11 Financial Mistakes To Avoid When Relocating Overseas
When moving to another country, you need to keep your financial situation under control. Too often, expats are enthusiastic about planning everything for life in a new country, but fall short when it comes to organizing their finances. We have compiled the top most common financial mistakes that expats should avoid when relocating overseas
Moving abroad is an exciting adventure that gives every expat new perspectives, opportunities and experiences. Usually, before traveling, people plan in detail everything related to the future country of residence, but very often they forget about the most important component - finances.
Whether you're moving abroad for a new job or retiring, you need to keep your finances under control. So that you don't fall victim to poor financial preparation, we've put together a list of the 11 most common financial mistakes of expats you can make when moving abroad and helpful tips to avoid them. Let's talk further.
Mistake 1 – Misunderstanding of tax officials is obligatory
Lack of knowledge about the procedure for taxation of income and assets of expats in the new country and in the country of origin is one of the most common mistakes when planning a move abroad. Depending on the situation, you can either pay more taxes or receive a penalty for not paying them.
Tip: Consult a qualified tax professional to understand your tax liability and plan your payments.
Mistake 2 – Do not take into account excessive costs
Moving abroad is quite an expensive event, but sometimes expats do not take this into account when planning a change of residence. Visas, preparation of permit documents, attorneys' fees and transportation costs are usually the most expensive.
Tip: Assess your situation and determine what expenses await you during the first few weeks in your new country.
Experts advise to have enough money for 3-6 months of living in a new country before moving.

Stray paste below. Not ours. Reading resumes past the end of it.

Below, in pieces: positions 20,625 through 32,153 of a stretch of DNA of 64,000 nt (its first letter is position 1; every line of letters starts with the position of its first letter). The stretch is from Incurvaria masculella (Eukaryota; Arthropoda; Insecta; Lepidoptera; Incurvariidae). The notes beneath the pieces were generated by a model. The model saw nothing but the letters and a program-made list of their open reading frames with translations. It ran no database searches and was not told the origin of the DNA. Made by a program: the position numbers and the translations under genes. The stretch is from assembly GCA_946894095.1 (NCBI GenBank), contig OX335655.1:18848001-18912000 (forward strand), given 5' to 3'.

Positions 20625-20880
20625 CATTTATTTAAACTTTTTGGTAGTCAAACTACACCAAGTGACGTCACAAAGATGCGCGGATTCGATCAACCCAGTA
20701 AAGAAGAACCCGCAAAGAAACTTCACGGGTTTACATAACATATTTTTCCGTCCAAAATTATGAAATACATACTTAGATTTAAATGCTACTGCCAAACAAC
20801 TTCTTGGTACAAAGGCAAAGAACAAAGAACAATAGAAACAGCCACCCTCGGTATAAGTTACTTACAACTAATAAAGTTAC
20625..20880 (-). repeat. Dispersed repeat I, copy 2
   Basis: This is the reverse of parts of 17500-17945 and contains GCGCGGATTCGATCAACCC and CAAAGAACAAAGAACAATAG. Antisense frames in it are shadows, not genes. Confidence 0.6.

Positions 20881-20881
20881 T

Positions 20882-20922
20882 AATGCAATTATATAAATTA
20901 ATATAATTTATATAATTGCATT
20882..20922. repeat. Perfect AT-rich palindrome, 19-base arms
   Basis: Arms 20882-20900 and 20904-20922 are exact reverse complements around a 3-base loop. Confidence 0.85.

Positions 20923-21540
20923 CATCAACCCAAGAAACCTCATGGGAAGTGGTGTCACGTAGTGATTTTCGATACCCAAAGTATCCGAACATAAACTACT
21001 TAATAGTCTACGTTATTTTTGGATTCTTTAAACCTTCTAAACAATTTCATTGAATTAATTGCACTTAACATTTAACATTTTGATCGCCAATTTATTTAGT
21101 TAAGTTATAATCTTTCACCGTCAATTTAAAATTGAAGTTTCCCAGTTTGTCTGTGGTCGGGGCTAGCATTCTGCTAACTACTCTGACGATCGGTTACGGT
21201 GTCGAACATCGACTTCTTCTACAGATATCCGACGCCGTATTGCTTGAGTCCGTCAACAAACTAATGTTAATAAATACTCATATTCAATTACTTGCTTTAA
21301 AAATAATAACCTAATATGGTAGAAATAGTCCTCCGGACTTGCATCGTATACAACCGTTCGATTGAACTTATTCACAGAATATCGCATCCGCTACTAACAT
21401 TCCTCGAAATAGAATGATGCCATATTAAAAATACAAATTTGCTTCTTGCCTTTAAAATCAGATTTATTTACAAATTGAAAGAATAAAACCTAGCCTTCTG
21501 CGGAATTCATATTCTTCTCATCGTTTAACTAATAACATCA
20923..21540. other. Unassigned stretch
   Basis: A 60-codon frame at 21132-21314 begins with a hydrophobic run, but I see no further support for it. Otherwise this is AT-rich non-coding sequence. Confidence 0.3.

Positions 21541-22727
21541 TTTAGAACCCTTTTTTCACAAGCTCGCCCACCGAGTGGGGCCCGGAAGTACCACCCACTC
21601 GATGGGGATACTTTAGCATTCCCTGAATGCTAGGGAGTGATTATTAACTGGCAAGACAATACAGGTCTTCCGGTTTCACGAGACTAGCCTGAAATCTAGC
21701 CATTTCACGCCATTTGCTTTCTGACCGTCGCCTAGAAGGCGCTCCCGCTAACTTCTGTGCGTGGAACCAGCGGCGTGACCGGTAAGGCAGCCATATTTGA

Mistake 3 – Not predicting the difference in exchange rates
Depending on your country of origin and final destination, your new cost of living may increase or decrease. Also, the exchange rate affects the transfer of wealth from the Motherland to a new state.
Tip: When you take the first step, be sure to consider the exchange rates. It is better to transfer assets with the help of a special money transfer service.
Mistake 4 – Not saving for retirement
Unfortunately, very often expats do not think about planning their retirement budget. Many expats rely on their employer-sponsored pension plans, but that money may not be enough. Other expats neglect to contribute to their country's pension systems, which may later affect their right to benefits.
Tip: Consider your retirement options and build a diversified portfolio accordingly.
Mistake 5 – Not considering possible risks to assets and not protecting them
It is a very common mistake for expats not to protect their assets against currency fluctuations, inflation, political instability and litigation.
Tip: When planning to move abroad, be sure to consider changes in the exchange rate and the level of inflation, which can reduce your purchasing power, and be sure to pay attention to political and legal risks that can affect your property rights, inheritance and other property. It is far better to diversify your wealth across currencies, jurisdictions and asset classes, and to seek professional advice on how to protect your capital before moving.
Mistake 6 – Lack of an insurance policy
Very often, expats forget to take out a health insurance policy, but this document is an important component of moving.